wars and uprisings put plans on hold various times. Yellow fever plagued the
town, and decimated the population more than once.
Pirates raided the ships coming into the port. There was no sanitation. Sewers drained in the streets; drinking water and water for bathing was scarce. The small creeks that ran into the bays quickly became dry as water was siphoned off for farming, drinking, and other uses. It was a rough time for women--and men.
|At the same time that men forced
kidnapped and enslaved women to work in the brothels (which sometimes were
not much more than small thatched-roof shacks with a mattress--sometimes no
more than a woven mat on a dirt floor), European women, where prostitution
held no taboos, willingly came aboard the ships destined for this coast--or
anywhere--looking for a new life and adventure.
Some were looking for a husband, and a new start. And many times, it worked. Leaving their past behind, and with the allure of lighter skin, blonde hair and blue eyes, these most desired females sometimes found their mate, but just as easily, the fallen doves could have been victims of violence, hunger, rejection, disease, or even suicide.
|In the Zona de Tolerancia, prostitution is allowed but often carefully
controlled by the government. This doesn’t mean today's tourists shouldn't be careful, as
there are some who operating under the radar. Today, visitors to the Zone may find a
variety of erotic entertainments, ranging from lap dances to strip teases, to
sex shows, to the companionship of working girls and transvestites.
In order to work, prostitutes are required to have a health ID card that the local government issues to sex workers. Each month they undergo a series of medical tests for sexually transmitted infections and every four months, for Human Immunodeficiency Virus (HIV). If all goes well, Manzanillo's Department of Health renews their cards. But a prostitute can go through a lot of men--and a lot of chances for catching an STD (sexually transmitted disease). The newspapers are saying that HIV has grown by 800% over the past 5 years. And the sad part is that the men, who are availing themselves of prostitutes are bringing it home to their wives, who inevitably pass it on to their children. Imagine a shady lady--"entertaining" just one gentleman per night, most likely a low figure. That would be 120 men in a 4-month period--minimum. What are the chances of contacting some STD or HIV? The odds are not with you, gentlemen.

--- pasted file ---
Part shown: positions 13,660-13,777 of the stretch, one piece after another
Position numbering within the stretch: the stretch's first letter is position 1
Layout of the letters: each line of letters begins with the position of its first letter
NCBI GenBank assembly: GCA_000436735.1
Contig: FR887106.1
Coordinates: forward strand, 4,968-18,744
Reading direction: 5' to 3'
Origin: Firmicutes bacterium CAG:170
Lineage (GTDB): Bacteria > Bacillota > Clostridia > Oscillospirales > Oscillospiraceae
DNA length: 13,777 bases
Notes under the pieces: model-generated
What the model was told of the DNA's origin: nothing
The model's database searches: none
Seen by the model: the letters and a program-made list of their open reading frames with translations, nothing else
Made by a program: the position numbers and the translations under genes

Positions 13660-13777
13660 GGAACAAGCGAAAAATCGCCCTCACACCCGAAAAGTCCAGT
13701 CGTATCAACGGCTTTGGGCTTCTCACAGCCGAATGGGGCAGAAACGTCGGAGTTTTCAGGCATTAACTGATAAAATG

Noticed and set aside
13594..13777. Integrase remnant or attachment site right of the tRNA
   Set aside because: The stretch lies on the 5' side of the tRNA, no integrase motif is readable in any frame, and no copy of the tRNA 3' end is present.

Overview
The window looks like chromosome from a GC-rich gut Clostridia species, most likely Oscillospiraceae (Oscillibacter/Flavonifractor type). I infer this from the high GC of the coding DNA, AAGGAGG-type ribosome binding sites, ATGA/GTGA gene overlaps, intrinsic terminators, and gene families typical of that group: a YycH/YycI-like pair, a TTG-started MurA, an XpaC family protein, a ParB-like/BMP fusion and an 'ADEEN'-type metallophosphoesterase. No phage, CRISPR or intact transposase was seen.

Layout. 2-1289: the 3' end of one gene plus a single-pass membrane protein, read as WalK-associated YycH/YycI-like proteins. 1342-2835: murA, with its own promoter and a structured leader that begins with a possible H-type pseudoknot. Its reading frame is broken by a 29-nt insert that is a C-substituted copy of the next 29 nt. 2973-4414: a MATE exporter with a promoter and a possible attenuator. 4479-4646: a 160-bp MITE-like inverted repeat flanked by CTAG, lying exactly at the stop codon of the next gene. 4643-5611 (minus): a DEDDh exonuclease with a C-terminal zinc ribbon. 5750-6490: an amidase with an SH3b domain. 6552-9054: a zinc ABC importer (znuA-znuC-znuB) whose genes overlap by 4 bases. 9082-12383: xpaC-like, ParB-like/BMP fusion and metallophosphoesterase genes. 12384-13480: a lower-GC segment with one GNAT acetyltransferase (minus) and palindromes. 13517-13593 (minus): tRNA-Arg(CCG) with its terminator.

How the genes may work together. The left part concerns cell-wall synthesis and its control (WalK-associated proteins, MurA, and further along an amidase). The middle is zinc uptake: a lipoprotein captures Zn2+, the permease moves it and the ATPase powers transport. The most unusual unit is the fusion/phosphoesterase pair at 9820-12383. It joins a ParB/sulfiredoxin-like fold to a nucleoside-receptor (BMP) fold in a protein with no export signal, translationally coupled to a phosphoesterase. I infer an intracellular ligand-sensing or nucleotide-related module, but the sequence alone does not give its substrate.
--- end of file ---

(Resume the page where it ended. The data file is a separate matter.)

|Hunting and gathering, and subsistence farming--NOT
prostitution--are the world's oldest professions, but "working girls"
have been found in nearly every civilization on Earth stretching back throughout
all recorded human history.
Wherever there have been money, goods, or services to be bartered, somebody has bartered them for sex. If you go to the Zona de Tolerancia in Manzanillo, bring money--the ladies todaydon't trade their services for goods..
NOTE: This is the first in a series of articles about women in Manzanillo, and their roles in history. The feature stories are dedicated to Amalia Garcia, who died in May 2010 at the age of 95. Amalia was a courageous woman who saw the best and the worst of Manzanillo's history--and lived it. Future stories will feature Amalia, and her daughter Rossella Caligaris, who currently owns the Maria Cumbé Boutique on the boulevard in Salagua.
Author Susan Dearing has lived in Manzanillo 20 years, and is the author of the guidebook, "Manzanillo and the state of Colima, Facts, Tips and Day Trips."